Election Results in Israel: What Do They Mean for Reform Jews?
Last week the citizens of Israel re-elected Benjamin Netanyahu to an unprecedented fifth term as prime minister, making him the longest serving leader in the country’s history. As both a Jewish and a democratic state – which we should celebrate, but certainly not take for granted – Israel faces great challenges, and this election season saw massive head-on collisions among various political forces.
Prime Minister Netanyahu’s win was anything but a landslide: Both Likud and the newly formed Blue and White party led by Benny Gantz, received approximately 25 percent of the popular vote, with Likud achieving a slight edge. This election, which seems to be moving the country toward a two-party system, left several smaller parties without enough votes to qualify for seats in the Knesset (Israel’s parliament). Netanyahu will be likely to form a coalition in the next government, and all signs point to a right-wing coalition with the two ultra-Orthodox parties – United Torah Judaism and Shas – together gaining a total of 16 seats.
So, what does this mean – for Israel and for us?
1. We will not see the end of the ultra-Orthodox monopoly on Jewish life in Israel anytime in the near future.
Because the breadth of the coalition along the political spectrum is exceedingly narrow, the parties within it will set clear conditions for joining, maintaining their disproportionate power. This power likely will result in prohibitions against public transportation on Shabbat, as well as maintenance of the status quo regarding personal status issues such as conversion, marriage, divorce, and burial.
2. We likely will not see a renewed effort to negotiate with the Palestinians.
As Netanyahu begins his fifth term, Palestinian Authority President Abbas is in year 14 of a four-year term and the Palestinians have not held elections in more than a decade. As E.J. Dionne, Jr., an op-ed columnist for The Washington Post noted, “His end-of-campaign pledge to annex Jewish settlements on the West Bank would, if carried out, be ‘the final death knell for a two-state process,’ said Rabbi Rick Jacobs, president of the Union for Reform Judaism in the United States. ‘That has to distress anybody who wants a democratic Jewish state and a two-state solution.’”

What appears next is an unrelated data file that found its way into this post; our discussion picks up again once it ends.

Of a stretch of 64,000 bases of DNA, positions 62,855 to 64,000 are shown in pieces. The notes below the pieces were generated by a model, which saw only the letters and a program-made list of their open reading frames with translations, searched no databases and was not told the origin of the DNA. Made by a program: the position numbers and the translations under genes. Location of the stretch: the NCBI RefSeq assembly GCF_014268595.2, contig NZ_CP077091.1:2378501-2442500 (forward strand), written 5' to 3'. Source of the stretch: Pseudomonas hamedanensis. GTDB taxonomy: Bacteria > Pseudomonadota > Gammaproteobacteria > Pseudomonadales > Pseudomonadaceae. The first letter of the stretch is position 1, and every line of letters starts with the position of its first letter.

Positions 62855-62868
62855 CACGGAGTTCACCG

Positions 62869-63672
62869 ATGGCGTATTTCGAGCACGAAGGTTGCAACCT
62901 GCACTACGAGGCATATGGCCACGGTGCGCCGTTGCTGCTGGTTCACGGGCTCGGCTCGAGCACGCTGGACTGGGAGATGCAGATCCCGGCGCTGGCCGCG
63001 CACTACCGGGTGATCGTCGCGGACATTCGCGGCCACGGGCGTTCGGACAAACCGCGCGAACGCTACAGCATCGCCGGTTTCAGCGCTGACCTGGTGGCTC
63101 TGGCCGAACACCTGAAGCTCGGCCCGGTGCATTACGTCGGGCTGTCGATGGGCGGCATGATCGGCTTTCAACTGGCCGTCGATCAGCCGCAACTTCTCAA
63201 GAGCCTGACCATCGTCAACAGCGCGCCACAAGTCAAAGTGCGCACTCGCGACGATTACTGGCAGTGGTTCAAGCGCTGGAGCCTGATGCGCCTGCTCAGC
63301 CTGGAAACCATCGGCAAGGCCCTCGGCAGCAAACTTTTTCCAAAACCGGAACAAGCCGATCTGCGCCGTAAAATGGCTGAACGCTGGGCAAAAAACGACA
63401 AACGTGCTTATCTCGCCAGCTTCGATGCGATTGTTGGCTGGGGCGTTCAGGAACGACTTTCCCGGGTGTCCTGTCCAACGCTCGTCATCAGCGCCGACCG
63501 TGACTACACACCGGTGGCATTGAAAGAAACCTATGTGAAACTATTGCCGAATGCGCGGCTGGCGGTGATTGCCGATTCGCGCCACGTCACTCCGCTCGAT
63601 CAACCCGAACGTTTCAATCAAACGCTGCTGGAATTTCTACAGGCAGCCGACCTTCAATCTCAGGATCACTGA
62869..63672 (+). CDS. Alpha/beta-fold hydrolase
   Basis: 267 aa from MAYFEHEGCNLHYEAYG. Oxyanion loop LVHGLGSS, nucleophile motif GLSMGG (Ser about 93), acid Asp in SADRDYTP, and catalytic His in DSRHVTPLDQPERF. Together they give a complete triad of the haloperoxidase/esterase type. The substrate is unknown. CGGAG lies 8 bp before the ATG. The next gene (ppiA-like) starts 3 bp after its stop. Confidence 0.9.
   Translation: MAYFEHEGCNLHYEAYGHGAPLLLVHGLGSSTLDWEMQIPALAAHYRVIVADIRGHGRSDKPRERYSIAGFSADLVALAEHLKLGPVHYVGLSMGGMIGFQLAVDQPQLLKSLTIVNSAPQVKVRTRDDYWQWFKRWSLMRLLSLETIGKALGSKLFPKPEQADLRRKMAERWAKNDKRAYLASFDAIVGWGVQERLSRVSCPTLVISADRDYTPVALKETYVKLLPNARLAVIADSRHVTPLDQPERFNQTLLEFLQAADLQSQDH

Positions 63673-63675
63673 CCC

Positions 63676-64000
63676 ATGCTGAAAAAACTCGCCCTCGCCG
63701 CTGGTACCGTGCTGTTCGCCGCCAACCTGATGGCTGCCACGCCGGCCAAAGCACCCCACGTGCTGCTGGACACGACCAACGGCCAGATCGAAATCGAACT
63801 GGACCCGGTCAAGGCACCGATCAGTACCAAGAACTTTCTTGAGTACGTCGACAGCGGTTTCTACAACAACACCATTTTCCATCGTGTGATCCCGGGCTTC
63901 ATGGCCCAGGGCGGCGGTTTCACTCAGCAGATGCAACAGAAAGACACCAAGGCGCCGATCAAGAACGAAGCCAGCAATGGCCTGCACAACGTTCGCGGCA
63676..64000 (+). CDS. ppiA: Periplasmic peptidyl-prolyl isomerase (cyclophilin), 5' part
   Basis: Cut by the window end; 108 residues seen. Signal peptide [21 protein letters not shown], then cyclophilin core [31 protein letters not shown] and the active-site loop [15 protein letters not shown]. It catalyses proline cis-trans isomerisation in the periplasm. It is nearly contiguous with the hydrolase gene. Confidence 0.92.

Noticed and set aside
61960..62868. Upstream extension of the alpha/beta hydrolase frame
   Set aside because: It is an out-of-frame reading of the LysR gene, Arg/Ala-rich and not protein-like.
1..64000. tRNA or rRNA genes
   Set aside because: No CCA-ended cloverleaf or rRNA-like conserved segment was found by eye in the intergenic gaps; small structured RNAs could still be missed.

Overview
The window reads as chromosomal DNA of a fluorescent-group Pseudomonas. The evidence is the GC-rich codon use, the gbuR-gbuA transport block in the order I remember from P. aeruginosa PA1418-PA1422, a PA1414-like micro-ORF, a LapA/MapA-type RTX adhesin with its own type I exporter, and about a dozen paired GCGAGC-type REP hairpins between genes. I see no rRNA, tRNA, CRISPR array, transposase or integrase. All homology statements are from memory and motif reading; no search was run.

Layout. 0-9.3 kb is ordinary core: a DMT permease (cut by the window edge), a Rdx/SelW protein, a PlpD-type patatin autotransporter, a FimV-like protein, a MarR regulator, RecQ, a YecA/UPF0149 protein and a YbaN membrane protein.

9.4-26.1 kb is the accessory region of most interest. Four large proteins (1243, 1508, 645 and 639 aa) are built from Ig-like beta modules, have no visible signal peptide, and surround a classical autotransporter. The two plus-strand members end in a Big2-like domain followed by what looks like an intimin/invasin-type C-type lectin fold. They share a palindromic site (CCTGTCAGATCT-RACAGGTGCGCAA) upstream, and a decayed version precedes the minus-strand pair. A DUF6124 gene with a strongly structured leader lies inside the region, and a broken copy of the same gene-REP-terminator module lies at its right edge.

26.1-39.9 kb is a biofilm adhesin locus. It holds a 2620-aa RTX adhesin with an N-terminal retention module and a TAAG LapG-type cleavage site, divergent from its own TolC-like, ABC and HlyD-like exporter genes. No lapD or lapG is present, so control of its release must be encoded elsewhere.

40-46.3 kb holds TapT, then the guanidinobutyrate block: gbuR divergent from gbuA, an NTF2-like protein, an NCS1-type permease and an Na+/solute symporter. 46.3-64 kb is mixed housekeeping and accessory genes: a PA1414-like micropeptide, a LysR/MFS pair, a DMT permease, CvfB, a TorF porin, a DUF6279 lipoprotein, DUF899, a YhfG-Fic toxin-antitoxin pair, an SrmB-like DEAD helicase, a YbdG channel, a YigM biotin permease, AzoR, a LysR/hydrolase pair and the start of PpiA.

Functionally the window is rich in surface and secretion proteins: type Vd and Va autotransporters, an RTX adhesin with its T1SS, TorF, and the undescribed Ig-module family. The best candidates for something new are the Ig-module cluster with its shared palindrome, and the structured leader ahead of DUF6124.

3. We will see the ongoing strength of civil society.
We can be proud that Israel boasts the most non-government organizations (NGOs) per capita in the world. Known as the “third sector” or public life is strong and vibrant in Israel and should be encouraged and supported.
These writers in the secular and Jewish press, too, offer meaningful commentary and insights on the election results: my colleague Rabbi Jeff Salkin in an op-ed for Religion News Service; Thomas L. Friedman in The New York Times; and “Israeli siblings” in a letter to America’s left-wing Jews in a letter in The Times of Israel.
As we zoom out from the elections, we can use them as a window into Israeli society, and messages within the Haggadah offer a wonderful opportunity to do just that.
The Haggadah teaches us that in every generation we must see ourselves as if we actually left Egypt, reminding us to view the suffering of others as we have suffered ourselves and to demonstrate compassion to them and to all those whom we encounter in our lives. The Haggadah also tells us that in every generation an enemy rises up to obliterate us, reminding us that we cannot afford to be naïve, that we must be strong, and that our security, fate, and overall well-being depend on us.
Israelis often vote according to one of these messages. Some go to the polls with the first message on their mind; some with the second. In fact, this outlook is true not only of Israelis, but of all Jews. Some of us exist everyday as if we personally left Egypt, and some exist with the perpetual understanding that our enemies are actively seeking our demise. Only with a healthy balance of these two messages will we achieve a secure and compassionate future.
Chag Pesach Sameach! Happy Passover!